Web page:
Apparently the Mariners just signed a new pitcher, Jeff Weaver, to an $8.325 million 1-year contract. This pitcher doesn’t even have a stellar record – he’s played for six teams in six years, and has posted negative stats throughout most of that.
This isn’t a sports blog.
One of my biggest frustrations with our western culture is the disproportionate – even obscene – salaries we pay for professions that in the grand scheme, aren’t really intrinsically important. Pro sports players, movie and tv actors, failing/exiting corporate executives… these are not the folks who truly make a difference in the world or even do the actual work that keeps our society functioning. In spite of that, they can make multiple millions of dollars a year – or a project.
For benchmark comparison purposes, per Salary.com, the average salary for some jobs that really do make a difference in the world every day include: Day care teacher $30,608. High school teacher $48,812. Social worker $47,880. Police officer $46,591. Oncology nurse $57,220. Emergency room physician $213,739.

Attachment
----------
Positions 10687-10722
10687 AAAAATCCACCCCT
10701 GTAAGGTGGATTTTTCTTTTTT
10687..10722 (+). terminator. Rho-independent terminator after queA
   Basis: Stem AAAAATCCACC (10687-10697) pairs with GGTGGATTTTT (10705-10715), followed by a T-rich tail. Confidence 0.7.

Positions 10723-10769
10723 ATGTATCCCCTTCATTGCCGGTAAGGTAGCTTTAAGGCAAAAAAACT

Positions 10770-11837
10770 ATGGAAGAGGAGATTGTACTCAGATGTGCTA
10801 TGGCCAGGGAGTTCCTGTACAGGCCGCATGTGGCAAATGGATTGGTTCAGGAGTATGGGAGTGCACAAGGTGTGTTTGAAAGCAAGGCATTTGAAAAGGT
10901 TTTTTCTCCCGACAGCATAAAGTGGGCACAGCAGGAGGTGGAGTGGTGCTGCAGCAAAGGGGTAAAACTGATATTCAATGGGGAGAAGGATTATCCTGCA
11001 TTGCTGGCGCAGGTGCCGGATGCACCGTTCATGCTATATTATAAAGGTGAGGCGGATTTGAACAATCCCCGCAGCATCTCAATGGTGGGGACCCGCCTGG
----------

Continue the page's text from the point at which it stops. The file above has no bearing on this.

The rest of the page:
What does this illustrate about the distorted values of our culture, and the price we’re willing to pay for entertainment above all else?
Last year, Bryan tried to explain to me his perspective on sports stars and their right to earn big bucks. They are the best of the best at what they do, and their marquee value drives profit into a high dollar business. They are entitled to a de facto revenue share.
I disagree. It is a fundamental dysfunction in our society that spoiled, mediocre boys of summer like Weaver can earn a fortune, while superstar, highly educated and highly effective teachers are capped at the civil service max of $50-60,000 a year no matter how fabulous they are and how many lives they touch. Yes, the dedicated folks in those career fields choose those paths in part because of less material rewards. Nonetheless, it’s time that our system was revamped to compensate achievement and dedication in fields that are truly meaningful – and place less emphasis on entertainment and entitlement.